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Review
. 2020 Mar 17;11:220.
doi: 10.3389/fpsyg.2020.00220. eCollection 2020.

Neuroprediction and A.I. In Forensic Psychiatry and Criminal Justice: A Neurolaw Perspective

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Free PMC article
Review

Neuroprediction and A.I. In Forensic Psychiatry and Criminal Justice: A Neurolaw Perspective

Leda Tortora et al. Front Psychol. .
Free PMC article

Abstract

Advances in the use of neuroimaging in combination with A.I., and specifically the use of machine learning techniques, have led to the development of brain-reading technologies which, in the nearby future, could have many applications, such as lie detection, neuromarketing or brain-computer interfaces. Some of these could, in principle, also be used in forensic psychiatry. The application of these methods in forensic psychiatry could, for instance, be helpful to increase the accuracy of risk assessment and to identify possible interventions. This technique could be referred to as 'A.I. neuroprediction,' and involves identifying potential neurocognitive markers for the prediction of recidivism. However, the future implications of this technique and the role of neuroscience and A.I. in violence risk assessment remain to be established. In this paper, we review and analyze the literature concerning the use of brain-reading A.I. for neuroprediction of violence and rearrest to identify possibilities and challenges in the future use of these techniques in the fields of forensic psychiatry and criminal justice, considering legal implications and ethical issues. The analysis suggests that additional research is required on A.I. neuroprediction techniques, and there is still a great need to understand how they can be implemented in risk assessment in the field of forensic psychiatry. Besides the alluring potential of A.I. neuroprediction, we argue that its use in criminal justice and forensic psychiatry should be subjected to thorough harms/benefits analyses not only when these technologies will be fully available, but also while they are being researched and developed.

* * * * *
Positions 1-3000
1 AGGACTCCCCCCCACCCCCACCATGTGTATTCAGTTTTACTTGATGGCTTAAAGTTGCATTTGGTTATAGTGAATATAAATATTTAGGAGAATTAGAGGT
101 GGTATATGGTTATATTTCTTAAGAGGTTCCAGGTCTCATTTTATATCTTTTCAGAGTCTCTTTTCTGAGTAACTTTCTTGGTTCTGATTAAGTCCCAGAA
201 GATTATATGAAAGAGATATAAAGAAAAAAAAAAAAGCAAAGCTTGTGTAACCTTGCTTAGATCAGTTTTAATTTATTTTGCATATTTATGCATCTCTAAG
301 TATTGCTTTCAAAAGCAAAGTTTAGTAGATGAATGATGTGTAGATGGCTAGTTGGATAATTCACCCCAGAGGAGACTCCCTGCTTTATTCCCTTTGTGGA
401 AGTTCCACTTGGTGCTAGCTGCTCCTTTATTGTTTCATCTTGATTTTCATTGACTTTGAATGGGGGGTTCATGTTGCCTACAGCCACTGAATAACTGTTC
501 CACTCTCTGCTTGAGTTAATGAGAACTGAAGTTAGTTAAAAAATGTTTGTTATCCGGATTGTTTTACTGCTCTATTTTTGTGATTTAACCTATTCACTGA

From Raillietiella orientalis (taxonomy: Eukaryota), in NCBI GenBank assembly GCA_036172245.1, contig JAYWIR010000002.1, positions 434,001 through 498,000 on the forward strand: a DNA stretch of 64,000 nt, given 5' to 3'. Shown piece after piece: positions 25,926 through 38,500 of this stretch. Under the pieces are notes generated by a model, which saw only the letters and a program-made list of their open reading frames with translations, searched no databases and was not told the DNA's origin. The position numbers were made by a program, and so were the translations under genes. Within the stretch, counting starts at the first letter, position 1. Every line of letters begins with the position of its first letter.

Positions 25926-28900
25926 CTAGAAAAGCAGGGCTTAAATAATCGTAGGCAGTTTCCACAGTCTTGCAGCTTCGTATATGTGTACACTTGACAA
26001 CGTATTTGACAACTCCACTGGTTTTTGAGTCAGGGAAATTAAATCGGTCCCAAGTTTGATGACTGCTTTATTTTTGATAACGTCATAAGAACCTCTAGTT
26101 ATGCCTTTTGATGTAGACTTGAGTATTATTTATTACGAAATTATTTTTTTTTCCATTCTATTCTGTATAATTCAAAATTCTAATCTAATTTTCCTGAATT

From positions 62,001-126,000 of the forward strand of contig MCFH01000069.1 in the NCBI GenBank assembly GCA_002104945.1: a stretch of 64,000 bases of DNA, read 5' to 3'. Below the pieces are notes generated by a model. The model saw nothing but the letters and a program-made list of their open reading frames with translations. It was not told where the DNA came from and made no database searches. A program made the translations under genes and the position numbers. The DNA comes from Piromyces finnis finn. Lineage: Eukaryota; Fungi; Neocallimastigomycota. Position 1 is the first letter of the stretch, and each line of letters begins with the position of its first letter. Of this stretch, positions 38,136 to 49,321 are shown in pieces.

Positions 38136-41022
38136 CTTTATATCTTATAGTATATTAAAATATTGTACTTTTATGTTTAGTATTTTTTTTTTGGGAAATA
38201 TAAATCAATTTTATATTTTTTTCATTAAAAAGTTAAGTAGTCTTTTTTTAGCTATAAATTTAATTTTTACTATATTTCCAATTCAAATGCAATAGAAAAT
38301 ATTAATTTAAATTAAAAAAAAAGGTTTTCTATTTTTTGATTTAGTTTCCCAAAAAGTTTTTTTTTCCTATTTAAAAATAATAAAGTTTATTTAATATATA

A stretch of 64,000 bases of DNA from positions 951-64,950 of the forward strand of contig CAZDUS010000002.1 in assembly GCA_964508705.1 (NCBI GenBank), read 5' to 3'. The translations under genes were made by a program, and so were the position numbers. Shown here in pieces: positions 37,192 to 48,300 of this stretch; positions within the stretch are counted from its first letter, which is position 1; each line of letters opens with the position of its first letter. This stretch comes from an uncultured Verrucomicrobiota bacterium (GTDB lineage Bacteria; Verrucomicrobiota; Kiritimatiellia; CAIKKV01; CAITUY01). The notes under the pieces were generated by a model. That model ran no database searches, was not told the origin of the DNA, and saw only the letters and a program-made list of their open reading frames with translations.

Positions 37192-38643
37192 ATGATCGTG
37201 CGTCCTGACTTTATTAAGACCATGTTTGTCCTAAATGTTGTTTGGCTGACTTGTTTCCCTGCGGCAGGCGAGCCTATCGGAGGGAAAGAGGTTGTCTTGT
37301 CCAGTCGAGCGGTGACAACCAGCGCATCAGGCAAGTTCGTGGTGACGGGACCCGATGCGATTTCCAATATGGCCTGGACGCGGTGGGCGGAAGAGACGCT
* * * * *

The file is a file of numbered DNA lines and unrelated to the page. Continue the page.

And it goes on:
Keywords: artificial intelligence; forensic psychiatry; neurolaw; neuroprediction; recidivism; risk assessment.

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